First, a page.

Alabama has two abandonment grounds for divorce: one is fault-based and the other is no-fault. The no-fault ground requires that the abandonment must be voluntary. This means you consented to your spouse leaving. If you do this, you only have to wait a year before filing for divorce. However, your spouse’s desertion will have no effect on property distribution or potential spousal support you might receive, because you agreed that he could leave and no marital fault is being alleged. Alabama’s statutes require that your spouse abandon you from “bed and board" to use this ground. “Bed” means that he is physically absent; “board” means that he is not supporting you financially during this time.
If you use Alabama’s fault ground for abandonment, it can affect a judge’s decisions regarding both property distribution and spousal support. According to Alabama law, the court can consider marital misconduct when dividing property between spouses and when ordering alimony. When a wife is the one who abandons a marriage and a husband uses this ground, it will also affect custody; if the children are older than seven years of age, the court will automatically place them with their father. However, this ground requires that the spouse filing make it on his own, without his spouse’s financial assistance, for two years before he can file for divorce.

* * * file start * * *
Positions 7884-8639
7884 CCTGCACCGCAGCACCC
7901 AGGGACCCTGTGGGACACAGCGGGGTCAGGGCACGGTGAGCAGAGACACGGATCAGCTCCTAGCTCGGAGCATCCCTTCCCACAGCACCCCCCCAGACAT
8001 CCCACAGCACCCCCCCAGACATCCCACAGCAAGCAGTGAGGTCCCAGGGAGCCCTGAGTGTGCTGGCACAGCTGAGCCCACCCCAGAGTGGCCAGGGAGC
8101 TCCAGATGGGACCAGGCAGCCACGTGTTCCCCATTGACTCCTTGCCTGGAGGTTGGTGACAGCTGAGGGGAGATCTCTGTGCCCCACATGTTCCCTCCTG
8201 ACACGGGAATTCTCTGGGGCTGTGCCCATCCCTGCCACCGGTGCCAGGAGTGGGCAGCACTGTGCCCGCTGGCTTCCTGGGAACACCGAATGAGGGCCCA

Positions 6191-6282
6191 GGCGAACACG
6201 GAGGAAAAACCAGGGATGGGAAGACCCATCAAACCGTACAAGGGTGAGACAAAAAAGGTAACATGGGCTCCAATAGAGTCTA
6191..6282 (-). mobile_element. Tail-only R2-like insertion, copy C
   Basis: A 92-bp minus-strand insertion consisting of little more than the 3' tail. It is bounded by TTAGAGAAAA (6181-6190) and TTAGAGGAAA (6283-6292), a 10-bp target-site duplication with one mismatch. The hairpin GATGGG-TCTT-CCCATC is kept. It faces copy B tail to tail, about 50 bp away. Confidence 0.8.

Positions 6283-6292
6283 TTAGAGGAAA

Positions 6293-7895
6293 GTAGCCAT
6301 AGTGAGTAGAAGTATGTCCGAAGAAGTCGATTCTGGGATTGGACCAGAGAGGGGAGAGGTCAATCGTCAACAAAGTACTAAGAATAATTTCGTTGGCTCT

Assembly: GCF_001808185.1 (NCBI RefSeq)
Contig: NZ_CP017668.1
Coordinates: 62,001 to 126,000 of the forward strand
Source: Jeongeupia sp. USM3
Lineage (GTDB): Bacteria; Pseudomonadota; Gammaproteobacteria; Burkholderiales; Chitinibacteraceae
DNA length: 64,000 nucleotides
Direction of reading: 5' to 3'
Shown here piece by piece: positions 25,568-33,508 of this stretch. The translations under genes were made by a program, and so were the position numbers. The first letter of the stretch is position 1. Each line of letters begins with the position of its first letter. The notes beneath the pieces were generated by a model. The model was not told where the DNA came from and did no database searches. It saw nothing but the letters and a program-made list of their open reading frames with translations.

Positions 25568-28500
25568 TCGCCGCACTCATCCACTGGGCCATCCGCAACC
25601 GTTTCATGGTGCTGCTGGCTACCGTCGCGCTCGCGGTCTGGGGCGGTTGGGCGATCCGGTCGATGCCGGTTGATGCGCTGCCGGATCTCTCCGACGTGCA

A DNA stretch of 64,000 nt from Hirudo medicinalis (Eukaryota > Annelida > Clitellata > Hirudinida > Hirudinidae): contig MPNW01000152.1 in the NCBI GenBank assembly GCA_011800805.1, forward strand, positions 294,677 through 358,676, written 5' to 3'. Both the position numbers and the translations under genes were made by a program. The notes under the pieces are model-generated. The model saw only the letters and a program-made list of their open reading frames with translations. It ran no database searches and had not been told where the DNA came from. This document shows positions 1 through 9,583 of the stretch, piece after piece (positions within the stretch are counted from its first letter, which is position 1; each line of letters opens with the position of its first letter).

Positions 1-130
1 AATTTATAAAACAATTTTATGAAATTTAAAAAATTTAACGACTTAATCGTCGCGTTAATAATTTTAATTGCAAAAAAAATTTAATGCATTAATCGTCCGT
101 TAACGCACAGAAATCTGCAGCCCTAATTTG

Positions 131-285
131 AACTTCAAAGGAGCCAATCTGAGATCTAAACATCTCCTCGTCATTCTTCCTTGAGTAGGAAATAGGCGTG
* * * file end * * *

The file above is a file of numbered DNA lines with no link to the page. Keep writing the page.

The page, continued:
If you’re struggling to make ends meet, waiting one year to file on the no-fault abandonment ground or two years to file on the fault abandonment ground can be an eternity. This is especially true if you have children to support. You cannot file for temporary alimony to hold you over while your divorce is pending, or for a child support order, until your divorce is officially underway. You must first file a complaint for divorce.
If your situation is such that you cannot make it a year until you can file on a no-fault abandonment ground or two years until you can file on a fault abandonment ground without financial assistance from your spouse, Alabama law gives you another option. The state recognizes legal separation. You can file for legal separation as soon as your spouse leaves you. The grounds for legal separation are much less strict than those for divorce. Either you or your spouse must wish to live separately. If your spouse has left you, it’s a clear indication that he wants to live separate from you. You can, therefore, file a suit for legal separation and the court can order alimony, child support and even property division as part of that lawsuit. At the end of two years, you can file for divorce on the fault ground of abandonment, and the court will make more final decisions regarding property and financial issues. However, this option essentially involves filing two separate legal proceedings: one for separation and one for divorce.